Open study

is now brainly

With Brainly you can:

  • Get homework help from millions of students and moderators
  • Learn how to solve problems with step-by-step explanations
  • Share your knowledge and earn points by helping other students
  • Learn anywhere, anytime with the Brainly app!

A community for students.

What is the inverse of f if….

I got my questions answered at in under 10 minutes. Go to now for free help!
At vero eos et accusamus et iusto odio dignissimos ducimus qui blanditiis praesentium voluptatum deleniti atque corrupti quos dolores et quas molestias excepturi sint occaecati cupiditate non provident, similique sunt in culpa qui officia deserunt mollitia animi, id est laborum et dolorum fuga. Et harum quidem rerum facilis est et expedita distinctio. Nam libero tempore, cum soluta nobis est eligendi optio cumque nihil impedit quo minus id quod maxime placeat facere possimus, omnis voluptas assumenda est, omnis dolor repellendus. Itaque earum rerum hic tenetur a sapiente delectus, ut aut reiciendis voluptatibus maiores alias consequatur aut perferendis doloribus asperiores repellat.

Join Brainly to access

this expert answer


To see the expert answer you'll need to create a free account at Brainly

\[f(3) \sqrt[3]{x-2}\]
\[f(x)=\sqrt[3]{x-2}\] ?

Not the answer you are looking for?

Search for more explanations.

Ask your own question

Other answers:

i forgot to put an = sign the first time
are we finding f'(3) either way to get the inverse, let's replace f(x) with y \[y = \sqrt[3]{x-2}\] switch x and y \[x = \sqrt[3]{y-2}\] cube both sides \[x^3 = {y-2}\] \[x^3+2=y\]
\[x^{3}+2=y^{3}\] is that right?.. i have no idea I'm so stressed
How'd you get y^3? Remember that square roots and squares are inverse operations, right? \[(\sqrt{x})^2 = x\] \[(\sqrt[3]{x})^3 = x\]
oh i got confused i thought you said for ME to cube both sides lol. I'm sorry I'm extremely tired and have to get a bunch of work done by like tomorrow. ughhh. my bad
lol no worries, just always go over your work a bazillion times so that you can prove to yourself that your answer is right. ANYHOW, the inverse is now f(x) =x^2+2 f(3) = 3^2+2 = ??
wait so the answer is f(x) =x^2+2 ?
whoops./ you generally say inverse with a little dash f'(x) so the equation for the inverse is f'(x) = x^2 + 2 then you plug in 3 into the inverse equation (assuming that's the question)
heres the actual question with the answer choices so you can see
god damn. I kept saying x^2 +2 but I meant x^3 + 2
hahah so is it the 3rd option then?
it is, it is...
thank youuu! i have another question! do you mind helping me??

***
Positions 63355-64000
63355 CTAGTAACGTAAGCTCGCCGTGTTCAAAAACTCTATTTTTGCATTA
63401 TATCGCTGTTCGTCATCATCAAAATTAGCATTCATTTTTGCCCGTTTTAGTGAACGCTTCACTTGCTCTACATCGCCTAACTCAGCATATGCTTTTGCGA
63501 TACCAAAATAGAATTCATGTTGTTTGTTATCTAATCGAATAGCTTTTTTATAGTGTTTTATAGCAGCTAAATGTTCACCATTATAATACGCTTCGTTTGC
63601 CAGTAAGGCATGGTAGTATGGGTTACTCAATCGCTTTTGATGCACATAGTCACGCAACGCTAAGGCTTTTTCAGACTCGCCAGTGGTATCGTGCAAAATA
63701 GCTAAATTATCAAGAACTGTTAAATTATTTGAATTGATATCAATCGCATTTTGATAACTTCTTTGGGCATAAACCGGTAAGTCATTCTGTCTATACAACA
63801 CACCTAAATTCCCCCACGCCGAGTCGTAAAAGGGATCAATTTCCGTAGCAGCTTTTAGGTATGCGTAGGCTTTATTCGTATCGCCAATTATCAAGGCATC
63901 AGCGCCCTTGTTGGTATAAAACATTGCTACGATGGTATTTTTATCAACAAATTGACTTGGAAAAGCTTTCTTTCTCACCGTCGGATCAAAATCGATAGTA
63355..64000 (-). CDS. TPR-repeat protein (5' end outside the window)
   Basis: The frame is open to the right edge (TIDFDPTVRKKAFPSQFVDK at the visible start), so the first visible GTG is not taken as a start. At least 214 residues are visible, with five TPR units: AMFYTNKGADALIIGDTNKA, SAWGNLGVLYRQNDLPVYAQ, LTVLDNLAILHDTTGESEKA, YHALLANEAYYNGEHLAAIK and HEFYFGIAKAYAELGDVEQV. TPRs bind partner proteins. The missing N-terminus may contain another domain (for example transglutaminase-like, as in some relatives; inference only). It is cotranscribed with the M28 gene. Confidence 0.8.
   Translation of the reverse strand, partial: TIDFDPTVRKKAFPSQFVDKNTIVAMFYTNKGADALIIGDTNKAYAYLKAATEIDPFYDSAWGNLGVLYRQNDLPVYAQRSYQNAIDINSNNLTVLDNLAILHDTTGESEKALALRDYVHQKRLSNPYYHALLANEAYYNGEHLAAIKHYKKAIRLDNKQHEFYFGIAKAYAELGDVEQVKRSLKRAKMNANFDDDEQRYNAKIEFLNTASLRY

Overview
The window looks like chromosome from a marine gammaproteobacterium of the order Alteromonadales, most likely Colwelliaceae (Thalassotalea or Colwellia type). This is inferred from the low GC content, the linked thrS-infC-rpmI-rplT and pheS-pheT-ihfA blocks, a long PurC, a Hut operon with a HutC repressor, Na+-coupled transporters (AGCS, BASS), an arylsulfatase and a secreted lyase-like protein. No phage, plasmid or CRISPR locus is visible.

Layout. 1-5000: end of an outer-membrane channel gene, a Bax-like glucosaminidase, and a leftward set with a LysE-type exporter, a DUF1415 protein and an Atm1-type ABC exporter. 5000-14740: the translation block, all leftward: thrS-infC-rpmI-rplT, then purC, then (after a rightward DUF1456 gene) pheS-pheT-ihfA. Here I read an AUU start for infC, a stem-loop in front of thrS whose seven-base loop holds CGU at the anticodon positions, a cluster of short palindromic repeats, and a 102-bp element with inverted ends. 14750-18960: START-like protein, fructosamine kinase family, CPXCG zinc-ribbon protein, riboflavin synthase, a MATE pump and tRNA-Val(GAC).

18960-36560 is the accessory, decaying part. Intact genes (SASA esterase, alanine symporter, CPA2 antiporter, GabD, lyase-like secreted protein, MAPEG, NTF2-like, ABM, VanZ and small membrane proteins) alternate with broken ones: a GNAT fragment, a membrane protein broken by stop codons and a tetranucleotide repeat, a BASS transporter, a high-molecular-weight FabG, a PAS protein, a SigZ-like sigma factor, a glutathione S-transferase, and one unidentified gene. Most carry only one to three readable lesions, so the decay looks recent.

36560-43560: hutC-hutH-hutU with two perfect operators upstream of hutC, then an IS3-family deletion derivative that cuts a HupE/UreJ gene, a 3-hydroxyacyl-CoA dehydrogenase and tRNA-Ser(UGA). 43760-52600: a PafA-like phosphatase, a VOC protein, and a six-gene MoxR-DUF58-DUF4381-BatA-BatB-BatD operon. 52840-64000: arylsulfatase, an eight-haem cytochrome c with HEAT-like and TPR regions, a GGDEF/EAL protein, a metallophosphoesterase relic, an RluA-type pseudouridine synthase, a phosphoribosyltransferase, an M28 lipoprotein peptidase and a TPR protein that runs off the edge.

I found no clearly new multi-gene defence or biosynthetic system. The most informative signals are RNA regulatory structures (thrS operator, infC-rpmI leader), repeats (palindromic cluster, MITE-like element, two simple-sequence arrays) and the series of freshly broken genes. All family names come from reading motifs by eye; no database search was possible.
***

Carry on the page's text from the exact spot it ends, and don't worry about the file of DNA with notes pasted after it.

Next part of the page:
are you gonna post it here or make a new question? I don't mind
ill post it here! and thanks! (:
uh you'd multiply by the conjugate. pardon my handwriting
1 Attachment
i dont understand...
to simplify radicals you multiply by the conjugate pair which means flipping the sign
why do you have that answer selected?
what do you mean that answer selected?
what are the answer choices?
the ones with the bubble next to them on the link i posted!
rofl I didn't see it scrolled down a bit.
hahahah its all good! (:
so what is the answer?
Perform the operation bibby suggested and then simplify.
you can use wolfram if you don't like learning
its not that i don't like learning its that i am in a hurry and i have no idea whats going on.
\[\frac{\sqrt{3}-\sqrt{6}}{\sqrt{3}+\sqrt{6}} \cdot \frac{\sqrt{3}-\sqrt{6}}{\sqrt{3}-\sqrt{6}}\] Do this multiplication here.
Why are you in a hurry? Is this a test?
idk how to..
i had to go out of town so I'm behind on a bunch of work due like really soon
So you don't know how to multiply something like this (a+b)(c+d)?
A lot of Americans like to use this thing called the foil method.
i have heard of it but idk how to really use it
all you did was distribute those right?
(a+b)(c+d)=a(c+d)+b(c+d) =ac+ad+bc+bd
So if you had \[(\sqrt{3}-\sqrt{6})(\sqrt{3}-\sqrt{6})\] what do you have after multiplying?
idk how to group square roots together or multiply them together
Do that foil method then we will work on simplifying
hold on its gonna take awhile to plug in
You don't have to use what I gave you as a formula. Just distribute. Take each of the terms in the first grouping and multiply to each term in the second grouping
oh wow my computer plugged in the wrong numbers so thats not even the right question, this is the right question...
Well I will show you how to do the first one and you try this one.
i tried solving it and i think its the second answer choice
\[\frac{\sqrt{3}-\sqrt{6}}{\sqrt{3}+\sqrt{6}} \cdot \frac{\sqrt{3}-\sqrt{6}}{\sqrt{3}-\sqrt{6}}\] This was the operation you were asked to perform. I was having you look at the numerator first. So looking at the numerator if we multiply the top out we would get: \[\frac{\sqrt{3} \sqrt{3}-\sqrt{3} \sqrt{6}-\sqrt{6} \sqrt{3}+\sqrt{6} \sqrt{6}}{(\sqrt{3}+\sqrt{6})(\sqrt{3}-\sqrt{6})}\]
Do you see how I got that top part?
If a, b>=0 then \[\sqrt{a} \cdot \sqrt{b} =\sqrt{a \cdot b} \]
so basically \[\sqrt{3} \cdot \sqrt{3} =3 \text{ and } \sqrt{3} \cdot \sqrt{6}=\sqrt{18}=\sqrt{9 \cdot 2} =\sqrt{9} \cdot \sqrt{2}=3\sqrt{2}\]
combine like terms on top and multiply the bottom out i have to go for now
This has to be the longest problem eve
ever* lol my name is eve:P
hahaha hey eve! and yah i know…i have a lot of stuff i need help withhh ughh
hahah whats up!
not mch jst listening to music i was about to leave lol
hahaha ok then! lol

Not the answer you are looking for?

Search for more explanations.

Ask your own question